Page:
Three-dimensional (3D) X-ray computed tomography (CT) of in situ dynamic processes provides internal snapshot images as a function of time. Tomograms are mathematically reconstructed from a series of radiographs taken in rapid succession as the specimen is rotated in small angular increments. In addition to spatial resolution, temporal resolution is important. Temporal resolution indicates how close together in time two distinct tomograms can be acquired. Tomograms taken in rapid succession allow detailed analyses of internal processes that cannot be obtained by other means. This article describes the state-of-the-art for such measurements acquired using synchrotron radiation as the X-ray source.
Laboratory-based micro-scale X-ray CT, first developed in 1982 by Elliot and Dover [Reference Elliott and Dover1], is often used to image (in 3D) samples in a static state. With temporal resolutions of ~1 h to 36 h, this technique may be used for the imaging of dynamic processes that occur over long periods of time, similar to time-lapse photography. A recent example of time-lapse CT was published by Lowe et al., in which the authors imaged a living butterfly chrysalis at different stages of metamor-phosis [Reference Lowe2]. For fast dynamic processes that are not easily controlled, a “post mortem” imaging approach is typically taken, in which X-ray images (that is, tomograms) are acquired before and after the dynamic process [Reference Gray3, Reference Yufit4]. For processes that can be easily controlled, a “quasi-static” (also referred to as “interrupted in situ”) approach is taken [Reference Patterson5, Reference Padilla6]. With this approach, a sample is incrementally exposed to the dynamic process, such as tensile or compressive strains, with tomograms acquired in between each interrupted step; however, some information is lost when the dynamic process is paused (for example, crack propagation) while the tomogram is acquired. Often, either the dynamic process may not be paused, or some information is lost during the pause and therefore the interrupted in situ modality is not possible. For example, the interrupted in situ compression of soft materials (for example, polymer foams) has been investigated with laboratory-based micro-scale CT, by taking a full tomogram at incremental compression steps [Reference Patterson5]. A simple observation of the stress-strain curve (see Figure 7A in reference Reference Patterson5) of a silicone foam shows that stress relaxation of the polymer foam occurs as a result of the applied uniaxial compression. Therefore, in between compression steps, a pause of typically 5 to 15 minutes is needed before the tomogram is acquired. Without this pause, residual motion within the sample leads to blurring of the tomogram and a complete loss of stress relaxation information.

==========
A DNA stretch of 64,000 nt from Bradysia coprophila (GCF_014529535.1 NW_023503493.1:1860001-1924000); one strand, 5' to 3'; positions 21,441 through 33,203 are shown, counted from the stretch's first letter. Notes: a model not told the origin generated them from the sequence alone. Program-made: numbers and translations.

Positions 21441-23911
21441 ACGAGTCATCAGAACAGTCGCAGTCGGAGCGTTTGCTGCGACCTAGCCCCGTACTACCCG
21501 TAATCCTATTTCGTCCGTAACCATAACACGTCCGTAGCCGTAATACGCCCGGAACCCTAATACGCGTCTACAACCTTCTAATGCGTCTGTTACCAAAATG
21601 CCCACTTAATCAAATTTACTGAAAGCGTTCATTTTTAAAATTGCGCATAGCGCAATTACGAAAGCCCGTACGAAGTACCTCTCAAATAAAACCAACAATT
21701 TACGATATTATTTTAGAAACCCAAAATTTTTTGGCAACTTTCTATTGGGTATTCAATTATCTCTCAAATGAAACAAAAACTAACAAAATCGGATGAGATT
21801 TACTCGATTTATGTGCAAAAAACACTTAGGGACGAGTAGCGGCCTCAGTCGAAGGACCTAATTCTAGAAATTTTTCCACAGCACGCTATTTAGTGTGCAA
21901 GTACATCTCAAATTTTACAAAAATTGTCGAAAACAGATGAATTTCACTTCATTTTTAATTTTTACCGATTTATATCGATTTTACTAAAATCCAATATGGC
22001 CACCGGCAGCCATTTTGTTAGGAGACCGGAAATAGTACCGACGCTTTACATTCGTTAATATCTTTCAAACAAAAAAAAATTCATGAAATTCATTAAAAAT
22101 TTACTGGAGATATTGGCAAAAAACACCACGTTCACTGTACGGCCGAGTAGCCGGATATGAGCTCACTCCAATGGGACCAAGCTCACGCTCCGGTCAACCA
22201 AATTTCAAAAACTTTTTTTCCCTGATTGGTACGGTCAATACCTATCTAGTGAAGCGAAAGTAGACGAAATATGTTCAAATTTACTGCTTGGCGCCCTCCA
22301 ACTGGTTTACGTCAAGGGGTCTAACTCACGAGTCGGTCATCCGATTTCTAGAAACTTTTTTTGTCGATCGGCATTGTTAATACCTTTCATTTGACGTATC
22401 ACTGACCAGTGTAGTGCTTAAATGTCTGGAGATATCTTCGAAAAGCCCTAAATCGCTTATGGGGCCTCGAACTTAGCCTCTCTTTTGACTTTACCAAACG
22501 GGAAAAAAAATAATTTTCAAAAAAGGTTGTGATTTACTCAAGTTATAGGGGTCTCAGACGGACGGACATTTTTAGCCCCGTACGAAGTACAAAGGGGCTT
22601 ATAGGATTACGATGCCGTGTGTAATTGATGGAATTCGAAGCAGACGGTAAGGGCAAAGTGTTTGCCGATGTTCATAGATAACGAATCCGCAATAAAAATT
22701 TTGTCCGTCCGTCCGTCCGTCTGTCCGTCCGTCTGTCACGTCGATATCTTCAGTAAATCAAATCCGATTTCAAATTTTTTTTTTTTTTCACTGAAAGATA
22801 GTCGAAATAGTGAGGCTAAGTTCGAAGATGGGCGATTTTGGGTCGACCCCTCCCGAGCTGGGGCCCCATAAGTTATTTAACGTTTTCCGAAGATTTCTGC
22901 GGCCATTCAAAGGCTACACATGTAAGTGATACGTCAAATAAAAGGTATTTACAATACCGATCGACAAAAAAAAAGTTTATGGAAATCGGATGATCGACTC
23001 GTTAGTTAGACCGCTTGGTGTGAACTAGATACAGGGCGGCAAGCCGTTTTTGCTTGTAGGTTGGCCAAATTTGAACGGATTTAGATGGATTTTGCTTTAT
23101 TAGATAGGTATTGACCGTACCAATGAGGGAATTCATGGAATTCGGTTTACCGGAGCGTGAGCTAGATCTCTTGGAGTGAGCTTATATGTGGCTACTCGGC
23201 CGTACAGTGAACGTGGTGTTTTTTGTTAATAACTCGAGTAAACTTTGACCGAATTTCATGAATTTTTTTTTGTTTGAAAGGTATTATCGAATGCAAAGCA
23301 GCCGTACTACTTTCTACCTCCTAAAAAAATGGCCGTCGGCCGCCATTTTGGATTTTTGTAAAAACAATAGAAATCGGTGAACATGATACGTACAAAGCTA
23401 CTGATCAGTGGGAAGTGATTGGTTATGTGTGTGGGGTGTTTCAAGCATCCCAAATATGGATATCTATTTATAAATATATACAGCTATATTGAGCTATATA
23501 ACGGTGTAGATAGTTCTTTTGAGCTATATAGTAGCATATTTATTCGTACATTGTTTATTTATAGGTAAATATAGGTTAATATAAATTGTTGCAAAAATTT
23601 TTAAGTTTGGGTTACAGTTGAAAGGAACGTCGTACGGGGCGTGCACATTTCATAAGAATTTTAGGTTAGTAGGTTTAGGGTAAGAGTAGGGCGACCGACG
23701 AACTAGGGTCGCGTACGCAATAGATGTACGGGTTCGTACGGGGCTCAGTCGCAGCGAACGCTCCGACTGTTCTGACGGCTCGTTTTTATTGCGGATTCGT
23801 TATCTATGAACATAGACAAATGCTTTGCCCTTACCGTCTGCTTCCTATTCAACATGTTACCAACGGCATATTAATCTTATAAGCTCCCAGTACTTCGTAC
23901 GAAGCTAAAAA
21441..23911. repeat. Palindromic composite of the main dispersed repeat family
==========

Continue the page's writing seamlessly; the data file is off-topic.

For adequate imaging of systems undergoing fast dynamic processes, faster imaging is needed. This requires a high photon flux of the X-ray source, high quantum efficiency of the scintillator (that is, material that converts X-ray photons to visible light photons), and a fast-frame-rate imaging detector. Synchrotron-based X-ray CT, first hypothesized by Grodzins in 1983 [Reference Grodzins7, Reference Grodzins8] and first realized by Thompson et al. in 1984 [Reference Thompson9], offers the ideal solution for this problem. Third-generation synchrotron sources [Reference Bilderback10], such as Argonne National Laboratory’s Advanced Photon Source, can offer X-ray photon fluxes ~1012 to 1014 photons s-1, which is 3 to 5 orders of magnitude brighter than what is available in the laboratory. With the availability of high-speed optical cameras, 4D (the fourth dimension being time) synchrotron-based CT is readily achievable.